Windows 7 Feature Focus
In Windows Vista, Microsoft introduced a new Windows Sidebar environment that hosted mini-applications called gadgets. (See my Windows Vista Feature Focus article, Windows Sidebar, for more information, including the origins of this environment.) In Windows 7, the gadgets continue on as Windows Gadgets. But the container environment, Windows Sidebar, is no longer provided.
Fun fact: Remember, in Windows Vista, gadgets could appear in either the Windows Sidebar or directly on the desktop. However, in each case, the Sidebar had to be running in order for the gadgets to appear. In Windows 7, you can only access Windows Gadgets directly on the surface of the desktop.
Windows Gadgets on the Windows 7 desktop.
Secret: It's even worse than that. Microsoft isn't updating the collection of gadgets it ships in Windows 7 either: Only one new gadget--for Media Center--is provided over the default set that came with Windows Vista.
Secret: To bring Windows Gadgets to the forefront, use the Windows Key + G keyboard shortcut.
Tip: The Aero Peek feature (see my Aero Peek Feature Focus) in Windows 7 is designed primarily as a way for users to quickly view, or "peek" at, Windows Gadgets that are hidden by open windows. You can also see gadgets when you use the Show Desktop functionality via the Windows Key + D keyboard shortcut.
Using Windows Peek, you can "peek through" open windows to see Windows Gadgets on the desktop.
What's changed since Windows Vista?
Microsoft has made the following changes to Windows Gadgets in Windows 7:
No more (visible) Sidebar. The Windows Sidebar UI is now removed in Windows 7 because so few people left it enabled even though it was turned on by default. The people have spoken. Note, however, that the Sidebar executable, sidebar.exe, is still running in the background when you have any gadgets displayed. Yep, it's that lame.
Not running by default. One of the more annoying aspects of Windows Sidebar in Vista is that it was enabled by default, slowing boot-time and providing access to a feature few users wanted. In Windows 7, no Windows Gadgets are running by default when you first install the OS, in keeping with the Windows 7 simplicity and user control mantras.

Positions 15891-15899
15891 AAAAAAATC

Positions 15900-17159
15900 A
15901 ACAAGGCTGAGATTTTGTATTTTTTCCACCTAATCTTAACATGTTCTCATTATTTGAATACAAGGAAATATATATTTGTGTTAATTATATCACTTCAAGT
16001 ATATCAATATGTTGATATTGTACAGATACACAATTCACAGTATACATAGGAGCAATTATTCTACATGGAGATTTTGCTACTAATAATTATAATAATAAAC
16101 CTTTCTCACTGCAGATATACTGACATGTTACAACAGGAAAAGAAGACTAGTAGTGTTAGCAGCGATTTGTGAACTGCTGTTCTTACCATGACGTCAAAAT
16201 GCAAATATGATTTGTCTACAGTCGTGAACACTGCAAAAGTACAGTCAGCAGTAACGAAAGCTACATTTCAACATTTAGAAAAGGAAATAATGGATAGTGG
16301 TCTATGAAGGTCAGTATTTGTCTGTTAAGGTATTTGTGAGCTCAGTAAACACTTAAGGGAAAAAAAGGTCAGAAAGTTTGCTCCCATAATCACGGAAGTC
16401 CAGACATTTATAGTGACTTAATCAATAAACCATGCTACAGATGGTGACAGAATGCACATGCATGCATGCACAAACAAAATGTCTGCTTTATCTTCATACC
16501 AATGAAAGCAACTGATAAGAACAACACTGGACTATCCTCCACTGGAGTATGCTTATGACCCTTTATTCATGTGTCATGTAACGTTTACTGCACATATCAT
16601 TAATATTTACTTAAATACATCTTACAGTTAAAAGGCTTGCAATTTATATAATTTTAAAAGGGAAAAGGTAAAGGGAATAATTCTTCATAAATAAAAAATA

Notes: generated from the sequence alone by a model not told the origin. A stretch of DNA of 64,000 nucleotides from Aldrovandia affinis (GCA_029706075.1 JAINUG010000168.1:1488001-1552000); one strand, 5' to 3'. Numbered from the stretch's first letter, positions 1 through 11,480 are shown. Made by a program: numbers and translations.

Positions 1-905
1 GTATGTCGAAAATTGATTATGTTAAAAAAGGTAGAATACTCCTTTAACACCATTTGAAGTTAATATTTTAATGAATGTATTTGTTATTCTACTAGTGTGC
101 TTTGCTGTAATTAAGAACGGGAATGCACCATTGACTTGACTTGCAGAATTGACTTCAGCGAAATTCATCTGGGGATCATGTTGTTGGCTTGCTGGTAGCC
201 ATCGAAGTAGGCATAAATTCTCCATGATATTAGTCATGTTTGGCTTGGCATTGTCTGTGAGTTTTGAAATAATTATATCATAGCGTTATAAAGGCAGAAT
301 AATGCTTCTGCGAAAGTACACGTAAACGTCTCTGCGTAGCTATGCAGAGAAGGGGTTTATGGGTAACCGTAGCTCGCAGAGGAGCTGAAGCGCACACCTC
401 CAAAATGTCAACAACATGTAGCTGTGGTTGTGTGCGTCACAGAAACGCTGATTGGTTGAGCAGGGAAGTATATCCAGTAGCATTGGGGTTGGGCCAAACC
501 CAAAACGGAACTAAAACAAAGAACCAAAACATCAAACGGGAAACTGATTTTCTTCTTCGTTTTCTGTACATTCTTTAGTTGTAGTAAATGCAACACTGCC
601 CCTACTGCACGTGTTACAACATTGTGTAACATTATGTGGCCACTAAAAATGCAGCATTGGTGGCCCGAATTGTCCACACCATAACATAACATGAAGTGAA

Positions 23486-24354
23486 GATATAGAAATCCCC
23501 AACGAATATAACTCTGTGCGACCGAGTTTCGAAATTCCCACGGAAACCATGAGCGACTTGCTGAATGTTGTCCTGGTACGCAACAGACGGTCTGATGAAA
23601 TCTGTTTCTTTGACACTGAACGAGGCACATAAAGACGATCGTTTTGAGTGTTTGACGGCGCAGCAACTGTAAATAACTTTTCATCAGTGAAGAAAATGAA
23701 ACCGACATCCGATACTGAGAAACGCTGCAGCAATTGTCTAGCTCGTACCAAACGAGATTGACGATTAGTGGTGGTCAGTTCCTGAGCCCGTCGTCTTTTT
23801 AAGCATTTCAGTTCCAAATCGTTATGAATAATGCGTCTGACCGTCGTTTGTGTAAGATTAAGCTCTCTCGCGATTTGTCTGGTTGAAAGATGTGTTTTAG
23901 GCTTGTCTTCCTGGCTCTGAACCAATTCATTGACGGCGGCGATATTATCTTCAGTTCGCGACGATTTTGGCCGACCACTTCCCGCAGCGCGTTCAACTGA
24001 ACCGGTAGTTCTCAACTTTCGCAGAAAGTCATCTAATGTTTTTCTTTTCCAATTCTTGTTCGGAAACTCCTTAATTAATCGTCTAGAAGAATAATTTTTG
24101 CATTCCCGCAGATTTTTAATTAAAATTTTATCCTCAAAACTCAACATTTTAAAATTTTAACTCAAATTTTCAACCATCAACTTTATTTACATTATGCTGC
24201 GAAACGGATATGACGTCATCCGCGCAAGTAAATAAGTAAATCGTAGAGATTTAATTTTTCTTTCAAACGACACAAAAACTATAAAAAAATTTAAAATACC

Touch enabled. Where it makes sense, Windows Gadgets are touch-friendly and support touch-specific features. This support isn't very sophisticated, to be fair: Primarily, portions of each gadget UI--like the "grippie"--have been enlarged to be more easily accessible via a finger tap.
Offline support. Unlike the Vista gadgets, many of which relied on live Internet connections to provide a display (like the Weather and Stocks gadgets), the Windows Gadgets included in Windows 7 are designed to work properly when offline as well. When offline gadgets display a "time stamp" to show you how out of date the data is.
When offline, some gadgets will display a red time stamp.
Size toggle. In Windows Vista, some gadgets would appear small when displayed in the Sidebar but would expand to a larger size when used on the desktop. In Windows 7, these types of gadgets (like Calendar and Weather) have adopted a new Size control that lets you toggle the size of the gadget whenever you'd like. You can therefore pick the gadget size you prefer.
Some gadgets can be toggled between two different sizes.
High DPI support. Windows Gadgets respond correctly to DPI changes in the user interface and scale accordingly. Gadgets are not, however, freely resizable. Microsoft is considering adding this functionality for Windows 8.
Still visible on Show Desktop. If you used the Show Desktop functionality in Windows Vista, any gadgets on the desktop would be hidden. This is no longer the case in Windows 7: Now gadgets are still available when you use Show Desktop.
Magnetic Edge functionality. As you drag gadgets around on the Windows 7 desktop, you'll notice that they cannot be dragged over the "edge" of the screen so that only a portion of the gadget can be seen. Likewise, if you line up gadgets on an edge of the screen, they will automatically maintain a certain distance from each other and will not easily overlap. Microsoft calls this feature Magnetic Edge.
Thanks to Magnetic Edge, gadgets can only be placed so close to the screen edge and to each other.